Sen. Joe Donnelly, D-Ind., was the second most bipartisan member of the Senate during the 2015-16 Congress, according to rankings released Wednesday by the Lugar Center and Georgetown University.
Rep. Susan Brooks, R-5th, ranked 24th in the House, the best showing by a Hoosier in that chamber.
The Lugar-Georgetown Bipartisan Index rated Sen. Susan Collins, R-Maine, as the most bipartisan senator and Rep. Peter King, R-New York, as the most bipartisan House member.
Sen. Bernie Sanders, D-Vermont, and former Rep. Tim Huelskamp, R-Kansas, were the least bipartisan members of their respective chambers, according to the index.
Scores and rankings were determined by how many times a lawmaker co-sponsored a bill introduced by a member of the opposite party and how many times a lawmaker's own bills attracted co-sponsors from the opposite party.
The Lugar Center and Georgetown's McCourt School of Public Policy awarded positive scores to 45 senators and 152 representatives, meaning they were considered bipartisan. Fifty-three senators and 275 representatives received scores less than zero, indicating they were not bipartisan.
The bipartisan index did not include the majority and minority leaders in the Senate, the House speaker or minority leader, House members who served less than 10 months and representatives who sponsored fewer than three bills.
The Lugar Center is a public policy research and advocacy organization headed by former 36-year Indiana Sen. Richard Lugar, whom Donnelly replaced in 2013. The center and Georgetown's McCourt School have compiled bipartisan scores on legislators dating back to 1993.
“Despite the highly charged political environment of the past several years, Congressional bipartisanship did improve in the 114th Congress as compared to the 113th Congress,” Lugar said Wednesday in a news release.
“The Index shows that many senators and representatives raised their scores in the 114th Congress, so we are encouraged to see that even many lawmakers with strong ideological positions have found more common ground with their colleagues across the aisle,” he said.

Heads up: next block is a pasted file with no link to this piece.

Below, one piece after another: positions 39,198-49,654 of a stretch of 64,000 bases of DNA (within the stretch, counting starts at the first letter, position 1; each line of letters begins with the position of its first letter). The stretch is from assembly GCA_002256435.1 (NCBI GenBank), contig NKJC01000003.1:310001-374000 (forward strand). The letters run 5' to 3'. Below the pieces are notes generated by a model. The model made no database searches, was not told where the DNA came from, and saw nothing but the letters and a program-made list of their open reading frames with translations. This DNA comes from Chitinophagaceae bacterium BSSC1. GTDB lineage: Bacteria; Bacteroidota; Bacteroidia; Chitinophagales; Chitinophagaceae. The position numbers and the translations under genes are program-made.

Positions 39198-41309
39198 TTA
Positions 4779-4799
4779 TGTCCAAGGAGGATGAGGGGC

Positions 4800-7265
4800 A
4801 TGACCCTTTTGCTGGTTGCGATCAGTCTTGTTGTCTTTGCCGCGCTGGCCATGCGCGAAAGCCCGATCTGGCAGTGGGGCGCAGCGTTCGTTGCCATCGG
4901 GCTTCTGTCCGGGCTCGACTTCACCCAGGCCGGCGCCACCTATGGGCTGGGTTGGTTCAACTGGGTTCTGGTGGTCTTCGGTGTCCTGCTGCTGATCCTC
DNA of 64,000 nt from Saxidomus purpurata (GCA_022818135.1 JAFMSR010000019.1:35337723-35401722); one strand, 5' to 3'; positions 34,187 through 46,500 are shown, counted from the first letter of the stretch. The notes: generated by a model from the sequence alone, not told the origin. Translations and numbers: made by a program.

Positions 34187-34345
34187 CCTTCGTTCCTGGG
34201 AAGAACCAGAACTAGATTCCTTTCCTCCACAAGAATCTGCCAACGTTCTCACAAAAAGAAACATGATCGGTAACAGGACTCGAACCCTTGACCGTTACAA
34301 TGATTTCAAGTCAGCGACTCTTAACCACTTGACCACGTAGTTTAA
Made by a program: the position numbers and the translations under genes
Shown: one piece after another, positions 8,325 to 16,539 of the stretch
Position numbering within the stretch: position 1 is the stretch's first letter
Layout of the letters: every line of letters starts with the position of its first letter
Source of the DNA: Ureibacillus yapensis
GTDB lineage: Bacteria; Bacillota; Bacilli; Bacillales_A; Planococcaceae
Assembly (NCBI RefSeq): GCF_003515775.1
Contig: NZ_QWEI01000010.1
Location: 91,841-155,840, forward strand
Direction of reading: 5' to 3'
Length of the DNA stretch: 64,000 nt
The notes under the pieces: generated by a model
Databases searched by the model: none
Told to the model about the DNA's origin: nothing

Five lawmakers from Indiana received positive scores: Donnelly, Brooks, former Rep. Todd Young, R-9th, and Reps. Pete Visclosky, D-1st, and Jackie Walorski, R-2nd. Six Hoosiers received negative marks: former Sen. Dan Coats, R-Ind., former Rep. Marlin Stutzman, R-3rd, and Reps. Larry Bucshon, R-8th, Todd Rokita, R-4th, Andre Carson, D-7th, and Luke Messer, R-6th.
Donnelly said in a statement about his second-place Senate ranking: “Good ideas aren't exclusive to one party or the other. As the hired help for Hoosiers, my job is to work in a bipartisan way to get things done for the hard-working people of Indiana.”
Donnelly ranked third in the Bipartisan Index for 2013-14.
Rokita and Messer are considering seeking the Republican Senate nomination to oppose Donnelly in next year's general election. Rokita ranked 278th in bipartisanship in the House for 2015-16, while Messer placed 309th.
Young, elected last year to the Senate seat Coats retired from, ranked 120th in the House for bipartisanship during the 114th Congress. LaGrange County resident Stutzman, who lost the GOP Senate nomination to Young, placed 424th out of 427 House members.
Other Hoosier rankings included Visclosky, 121st; Walorski, 148th; Bucshon, 190th; and Carson, 307th. Coats, now the director of national intelligence, ranked 82nd out of 98 senators.
Among senators, Ohio Republican Rob Portman ranked third, and Ohio Democrat Sherrod Brown ranked 68th. Republican Rep. Bob Latta, who represents northwest Ohio's 5th District, placed 213th in the House.
Portman received a positive score from the Bipartisan Index, while Brown and Latta received negative scores.